Conversions of the stowage factor from Cub Ft to CBM.

1 Cubic meter equals 35.3147 Cubic feet.

If you need to convert the known stowage factor from cubic feet to cubic meters divide the storage factor by 35.3147.

For opposite calculation from cubic meters to cubic feet multiply by 35.3147.

Here is the conversion table for most usable range from 20 to 75 Cub Ft

Cub Ft / Long Ton Cbm / LT Cbm / MT
20 0,57 0,56
21 0,59 0,59
22 0,62 0,61
23 0,65 0,64
24 0,68 0,67
25 0,71 0,70
26 0,74 0,72
27 0,76 0,75
28 0,79 0,78
29 0,82 0,81
30 0,85 0,84
31 0,88 0,86
32 0,91 0,89
33 0,93 0,92
34 0,96 0,95
35 0,99 0,98
36 1,02 1,00
37 1,05 1,03
38 1,08 1,06
39 1,10 1,09
40 1,13 1,11
41 1,16 1,14
42 1,19 1,17
43 1,22 1,20
44 1,25 1,23
45 1,27 1,25
46 1,30 1,28
47 1,33 1,31
48 1,36 1,34
49 1,39 1,37
50 1,42 1,39
51 1,44 1,42
52 1,47 1,45
53 1,50 1,48
54 1,53 1,51
55 1,56 1,53
56 1,59 1,56
57 1,61 1,59
58 1,64 1,62
59 1,67 1,64
60 1,70 1,67
61 1,73 1,70
62 1,76 1,73
63 1,78 1,76
64 1,81 1,78
65 1,84 1,81
66 1,87 1,84
67 1,90 1,87
68 1,93 1,90
69 1,95 1,92
70 1,98 1,95
71 2,01 1,98
72 2,04 2,01
73 2,07 2,03
74 2,10 2,06
75 2,12 2,09

Conversions of the Stowage Factor from Long Tons to Metric Tons.

One long ton is exactly 1.0160469088 metric tons.

If you need to convert the known stowage factor from metric tons to long tons divide the storage factor by 1.016.

For the opposite calculation from long tons to metric tons multiply by 1.016.

Here is the conversion table for most usable range from 0,50 to 2,50 Cbm/LT

Cbm / Long Ton Cbm / MT Cub ft/ MT
0,50 0,49 17,38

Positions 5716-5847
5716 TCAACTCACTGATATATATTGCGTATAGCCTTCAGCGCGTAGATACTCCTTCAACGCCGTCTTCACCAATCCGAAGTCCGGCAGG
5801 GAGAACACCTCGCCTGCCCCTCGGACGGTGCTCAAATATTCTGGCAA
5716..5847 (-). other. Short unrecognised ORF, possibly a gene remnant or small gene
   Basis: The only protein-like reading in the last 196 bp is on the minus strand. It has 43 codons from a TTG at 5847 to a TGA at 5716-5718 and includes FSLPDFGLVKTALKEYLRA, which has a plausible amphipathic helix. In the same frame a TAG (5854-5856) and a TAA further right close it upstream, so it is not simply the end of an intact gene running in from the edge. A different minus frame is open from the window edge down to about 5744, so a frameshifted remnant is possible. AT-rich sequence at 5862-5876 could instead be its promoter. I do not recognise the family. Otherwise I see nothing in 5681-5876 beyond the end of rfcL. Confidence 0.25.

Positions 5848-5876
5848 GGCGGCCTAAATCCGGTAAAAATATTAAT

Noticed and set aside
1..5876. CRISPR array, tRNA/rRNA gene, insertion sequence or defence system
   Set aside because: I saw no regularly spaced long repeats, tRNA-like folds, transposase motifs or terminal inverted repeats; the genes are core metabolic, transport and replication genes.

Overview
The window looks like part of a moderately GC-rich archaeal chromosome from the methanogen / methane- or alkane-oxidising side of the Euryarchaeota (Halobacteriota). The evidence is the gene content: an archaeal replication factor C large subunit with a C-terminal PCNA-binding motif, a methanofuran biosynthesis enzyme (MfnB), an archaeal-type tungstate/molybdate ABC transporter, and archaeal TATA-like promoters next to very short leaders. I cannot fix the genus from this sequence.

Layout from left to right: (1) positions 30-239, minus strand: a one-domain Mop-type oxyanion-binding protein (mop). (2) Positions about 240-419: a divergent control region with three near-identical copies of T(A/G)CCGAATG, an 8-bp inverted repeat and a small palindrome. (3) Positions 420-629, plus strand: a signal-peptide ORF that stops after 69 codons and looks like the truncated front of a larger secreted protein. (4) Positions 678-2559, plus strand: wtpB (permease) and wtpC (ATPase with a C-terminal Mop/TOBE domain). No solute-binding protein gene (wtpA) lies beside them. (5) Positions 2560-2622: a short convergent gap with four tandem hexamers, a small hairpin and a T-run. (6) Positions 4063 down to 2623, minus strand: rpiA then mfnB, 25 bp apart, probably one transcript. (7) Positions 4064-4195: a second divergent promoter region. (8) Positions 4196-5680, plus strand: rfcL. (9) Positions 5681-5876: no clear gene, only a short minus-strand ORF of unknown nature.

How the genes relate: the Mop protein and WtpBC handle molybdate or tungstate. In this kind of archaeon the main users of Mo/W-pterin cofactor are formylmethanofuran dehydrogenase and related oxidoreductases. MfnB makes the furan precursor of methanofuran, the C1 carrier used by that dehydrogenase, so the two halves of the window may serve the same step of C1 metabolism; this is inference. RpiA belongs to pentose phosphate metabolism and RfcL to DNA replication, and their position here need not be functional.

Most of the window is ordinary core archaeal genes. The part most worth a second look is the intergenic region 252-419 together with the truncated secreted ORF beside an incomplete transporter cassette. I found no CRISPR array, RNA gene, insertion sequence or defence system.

0,55 0,54 19,12
0,60 0,59 20,86
0,65 0,64 22,59
0,70 0,69 24,33
0,75 0,74 26,07
0,80 0,79 27,81
0,85 0,84 29,54
0,90 0,89 31,28
0,95 0,94 33,02
1,00 0,98 34,76
1,05 1,03 36,50
1,10 1,08 38,23
1,15 1,13 39,97
1,20 1,18 41,71
1,25 1,23 43,45
1,30 1,28 45,19
1,35 1,33 46,92
1,40 1,38 48,66
1,45 1,43 50,40
1,50 1,48 52,14
1,55 1,53 53,88
1,60 1,57 55,61
1,65 1,62 57,35
1,70 1,67 59,09
1,75 1,72 60,83
1,80 1,77 62,57
1,85 1,82 64,30
1,90 1,87 66,04
1,95 1,92 67,78
2,00 1,97 69,52
2,05 2,02 71,26
2,10 2,07 72,99
2,15 2,12 74,73
2,20 2,17 76,47
2,25 2,21 78,21
2,30 2,26 79,94
2,35 2,31 81,68
2,40 2,36 83,42
2,45 2,41 85,16
2,50 2,46 86,90

How to use the stowage factor?

In shipping, the stowage factor is used as the primary tool for planning the cargo stowage onboard the vessel. Knowing the stowage factor and total weight of the cargo scheduled for loading defines the minimum volume of the cargo compartment for this cargo.

Vessel particulars contain this information reading a total volume of cargo holds and their distribution between cargo holds tween decks or positions of bulkheads available on the vessel.

For example, if you intend to ship 2000 metric tons of wheat with a stowage factor of 44 cub ft./mt, then you will require a coastal bulker with a total capacity of the holds 88000 or more, or one or more cargo holds on larger bulkers with this capacity depending on the sea route and port facilities in both ports.

Vessels are often designed for specific trade depending on the order of the client for their specific needs. Over time main trade routes or even shipowners are changed, but ship’s hold capacity and deadweight remain the same. One of the main tasks of the ship’s operator is to find cargoes and voyages with the most effective load and therefore profit. The optimal stowage factor for each ship differs but can be easily calculated using hold capacity and summer and winter deadweights.